Released on the App Store in November 2012, the app costs $2.99. It lets users choose any track from Ultimate Guitar’s 200k-strong catalogue of guitar tabs, then play it by strumming some virtual strings with their right hand, while tapping an on-screen button with their left to move between chords.
It makes sense when you see it. Here:
The app itself is the work of the three-person InstruMagic team, who worked together at pro-audio software firm Waves Audio. But as CEO Eyal Eldar explains, the spark for Songful was personal ambition.
“I don’t know how to play guitar, and I’ve always been jealous of the guy who does!” he tells Music Ally. “The experience of being a guitarist and playing music is really fulfilling, but it’s only reserved for people who are really skilled – who have talent and put a lot of time in to practise, and who become proficient at it.”
Eldar and his colleagues have spent five years experimenting with interfaces for “musical instruments that anyone can play”, moving through several instruments before settling on guitar for the company’s first app.
The partnership with Ultimate Guitar is important: the company publishes the app, and handles payments to music publishers, since its catalogue of tabs is licensed.
“They like it because their content is leveraged to reach more than just their traditional audience,” says Eldar. “It’s not just for guitar players.”
That’s also why an app like Songful is very good news for music publishers if it takes off: it expands the potential audience – and thus revenues – for their guitar tabs beyond people who can (or are learning to) play the guitar.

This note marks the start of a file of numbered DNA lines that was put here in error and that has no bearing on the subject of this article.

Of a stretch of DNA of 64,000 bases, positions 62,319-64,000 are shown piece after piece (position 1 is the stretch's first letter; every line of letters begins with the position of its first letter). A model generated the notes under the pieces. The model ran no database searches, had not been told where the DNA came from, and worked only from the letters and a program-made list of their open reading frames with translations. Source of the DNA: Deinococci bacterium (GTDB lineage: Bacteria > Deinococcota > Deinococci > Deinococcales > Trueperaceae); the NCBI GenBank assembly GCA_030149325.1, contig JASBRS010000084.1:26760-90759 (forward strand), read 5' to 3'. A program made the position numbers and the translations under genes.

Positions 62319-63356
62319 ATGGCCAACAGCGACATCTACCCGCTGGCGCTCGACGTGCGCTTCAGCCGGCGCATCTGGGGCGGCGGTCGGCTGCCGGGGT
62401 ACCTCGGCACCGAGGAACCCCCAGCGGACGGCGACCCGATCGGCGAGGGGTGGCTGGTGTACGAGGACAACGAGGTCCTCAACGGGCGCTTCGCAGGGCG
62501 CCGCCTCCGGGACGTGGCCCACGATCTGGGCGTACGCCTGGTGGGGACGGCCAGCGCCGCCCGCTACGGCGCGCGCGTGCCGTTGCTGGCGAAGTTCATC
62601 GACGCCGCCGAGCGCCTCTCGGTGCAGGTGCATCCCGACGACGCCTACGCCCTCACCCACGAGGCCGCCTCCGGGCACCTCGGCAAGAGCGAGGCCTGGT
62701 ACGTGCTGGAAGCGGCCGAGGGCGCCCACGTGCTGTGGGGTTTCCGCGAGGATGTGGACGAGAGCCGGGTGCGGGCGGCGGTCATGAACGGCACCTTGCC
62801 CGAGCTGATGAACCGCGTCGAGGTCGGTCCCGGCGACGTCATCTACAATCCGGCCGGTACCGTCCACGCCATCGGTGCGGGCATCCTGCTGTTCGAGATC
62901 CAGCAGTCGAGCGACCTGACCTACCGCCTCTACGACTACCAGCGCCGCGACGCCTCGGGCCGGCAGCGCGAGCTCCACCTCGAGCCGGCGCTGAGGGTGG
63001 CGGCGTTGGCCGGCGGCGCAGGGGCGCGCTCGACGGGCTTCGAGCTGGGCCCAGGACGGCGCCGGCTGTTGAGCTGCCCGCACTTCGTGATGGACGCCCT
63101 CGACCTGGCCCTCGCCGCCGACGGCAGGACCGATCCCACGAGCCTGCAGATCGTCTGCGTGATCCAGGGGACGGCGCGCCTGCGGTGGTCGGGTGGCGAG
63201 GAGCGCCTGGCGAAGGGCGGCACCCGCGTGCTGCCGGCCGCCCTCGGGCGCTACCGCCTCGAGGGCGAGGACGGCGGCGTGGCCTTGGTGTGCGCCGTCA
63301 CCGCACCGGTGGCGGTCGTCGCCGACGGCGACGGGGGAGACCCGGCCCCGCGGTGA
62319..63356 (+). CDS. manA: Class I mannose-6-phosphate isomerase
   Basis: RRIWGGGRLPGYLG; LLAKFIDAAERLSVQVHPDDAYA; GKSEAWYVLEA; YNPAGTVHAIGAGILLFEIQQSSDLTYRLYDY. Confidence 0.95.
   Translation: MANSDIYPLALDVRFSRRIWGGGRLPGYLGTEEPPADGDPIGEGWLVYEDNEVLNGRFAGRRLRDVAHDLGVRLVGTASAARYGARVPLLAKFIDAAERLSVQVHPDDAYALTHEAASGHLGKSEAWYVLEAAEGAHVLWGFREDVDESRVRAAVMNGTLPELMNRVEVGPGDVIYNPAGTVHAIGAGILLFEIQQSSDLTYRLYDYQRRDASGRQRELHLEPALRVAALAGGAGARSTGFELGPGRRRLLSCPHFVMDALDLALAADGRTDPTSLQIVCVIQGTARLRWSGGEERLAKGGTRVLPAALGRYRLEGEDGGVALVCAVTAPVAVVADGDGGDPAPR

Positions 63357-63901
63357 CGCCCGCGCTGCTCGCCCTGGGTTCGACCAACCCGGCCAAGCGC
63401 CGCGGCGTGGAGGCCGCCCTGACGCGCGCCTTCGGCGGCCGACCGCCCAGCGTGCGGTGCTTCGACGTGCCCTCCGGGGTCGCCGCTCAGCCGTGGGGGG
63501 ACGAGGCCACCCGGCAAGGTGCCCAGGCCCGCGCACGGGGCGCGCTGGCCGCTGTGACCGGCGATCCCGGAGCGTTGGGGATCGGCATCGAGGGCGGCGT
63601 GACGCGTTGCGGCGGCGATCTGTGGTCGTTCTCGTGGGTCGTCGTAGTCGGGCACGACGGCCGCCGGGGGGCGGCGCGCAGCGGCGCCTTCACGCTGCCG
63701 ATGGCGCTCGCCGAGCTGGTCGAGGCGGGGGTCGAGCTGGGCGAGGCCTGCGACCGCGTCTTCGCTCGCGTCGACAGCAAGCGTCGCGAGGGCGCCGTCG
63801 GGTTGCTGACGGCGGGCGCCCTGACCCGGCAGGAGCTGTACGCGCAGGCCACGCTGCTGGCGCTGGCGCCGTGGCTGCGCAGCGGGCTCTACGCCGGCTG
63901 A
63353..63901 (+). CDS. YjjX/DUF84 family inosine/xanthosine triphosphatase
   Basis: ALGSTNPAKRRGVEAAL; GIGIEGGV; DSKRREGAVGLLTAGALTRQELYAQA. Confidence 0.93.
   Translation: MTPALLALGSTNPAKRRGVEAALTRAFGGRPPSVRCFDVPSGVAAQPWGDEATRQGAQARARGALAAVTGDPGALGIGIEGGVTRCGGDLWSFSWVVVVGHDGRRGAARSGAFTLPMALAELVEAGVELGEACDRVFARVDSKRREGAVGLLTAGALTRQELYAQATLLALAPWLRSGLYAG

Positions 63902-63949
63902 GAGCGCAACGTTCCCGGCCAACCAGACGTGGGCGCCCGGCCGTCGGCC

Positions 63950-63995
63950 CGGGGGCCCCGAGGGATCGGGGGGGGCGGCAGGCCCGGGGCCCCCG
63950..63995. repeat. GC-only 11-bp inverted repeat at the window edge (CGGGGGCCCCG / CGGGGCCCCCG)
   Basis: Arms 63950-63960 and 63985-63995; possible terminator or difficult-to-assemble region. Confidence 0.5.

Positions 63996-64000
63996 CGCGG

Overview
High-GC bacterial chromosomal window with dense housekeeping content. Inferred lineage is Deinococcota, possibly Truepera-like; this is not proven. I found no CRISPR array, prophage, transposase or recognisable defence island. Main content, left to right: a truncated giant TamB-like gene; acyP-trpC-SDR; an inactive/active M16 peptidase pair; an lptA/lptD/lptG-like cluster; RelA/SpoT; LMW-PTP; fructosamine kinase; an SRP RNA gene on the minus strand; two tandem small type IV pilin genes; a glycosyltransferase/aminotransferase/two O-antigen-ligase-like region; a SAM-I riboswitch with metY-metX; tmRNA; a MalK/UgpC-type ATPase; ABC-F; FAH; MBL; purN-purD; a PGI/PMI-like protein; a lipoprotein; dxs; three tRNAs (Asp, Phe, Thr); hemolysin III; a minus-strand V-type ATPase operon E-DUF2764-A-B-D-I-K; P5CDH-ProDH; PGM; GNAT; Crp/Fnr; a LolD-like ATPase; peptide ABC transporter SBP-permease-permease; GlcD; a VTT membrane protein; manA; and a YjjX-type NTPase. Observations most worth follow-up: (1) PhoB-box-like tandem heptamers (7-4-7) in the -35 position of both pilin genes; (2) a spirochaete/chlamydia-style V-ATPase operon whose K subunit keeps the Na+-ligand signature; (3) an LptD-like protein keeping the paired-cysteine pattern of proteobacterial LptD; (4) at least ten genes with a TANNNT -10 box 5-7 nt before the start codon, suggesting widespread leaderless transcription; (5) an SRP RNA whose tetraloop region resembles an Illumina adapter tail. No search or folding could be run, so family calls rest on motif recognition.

“We’d like to give people something to try before they buy,” he says. “There are some licensing constraints here, but we’re trying to find some room within them so that people can understand what the app is about before paying.”
What else is next? Well, InstruMagic is one of the 30 finalists in this year’s Midemlab startups contest, which takes place at the Midem trade show in Cannes this month.
Eldar will be pitching the app to a music industry audience, which could put Songful into the minds of labels mulling potential apps for their artists. It’s not hard to imagine Songful being adapted for an individual band or singer/songwriter, for example.
“Totally, this is another go-to-market model for us,” he says. “It would be really good for the artist, I think: something that is good for branding as well as engagement. They could even run a contest – who does the best performance of their songs – and open it up to fans.”
Meanwhile, InstruMagic is working on an iPhone version of Songful, which works in the same way, just reformatted to fit onto the smaller screen. Looking further forward, there’s the potential for apps based on other instruments.
“The vision is to bring the ability to play music to every music lover, not just skilled musicians,” says Eldar. “We’ll definitely create more instruments, and one reason to be working on that is so that people can play together on multiple devices.”
Eldar’s vision reminds me of another music apps company: US firm Smule, whose chief product officer Prerna Gupta said last year that the company’s goal is “to make music creation accessible to people who don’t have the ability to take music lessons”.
The theory is that humans have an innate desire to make music, even if their technical skill holds them back. Songful, Smule’s collection of instrument apps and – in a dance-music context – Propellerhead’s Figure are helping fulfil that desire.
And, of course, in Songful’s case this could also open up a new revenue stream for music publishers, who are keen to capitalise more on digital developments…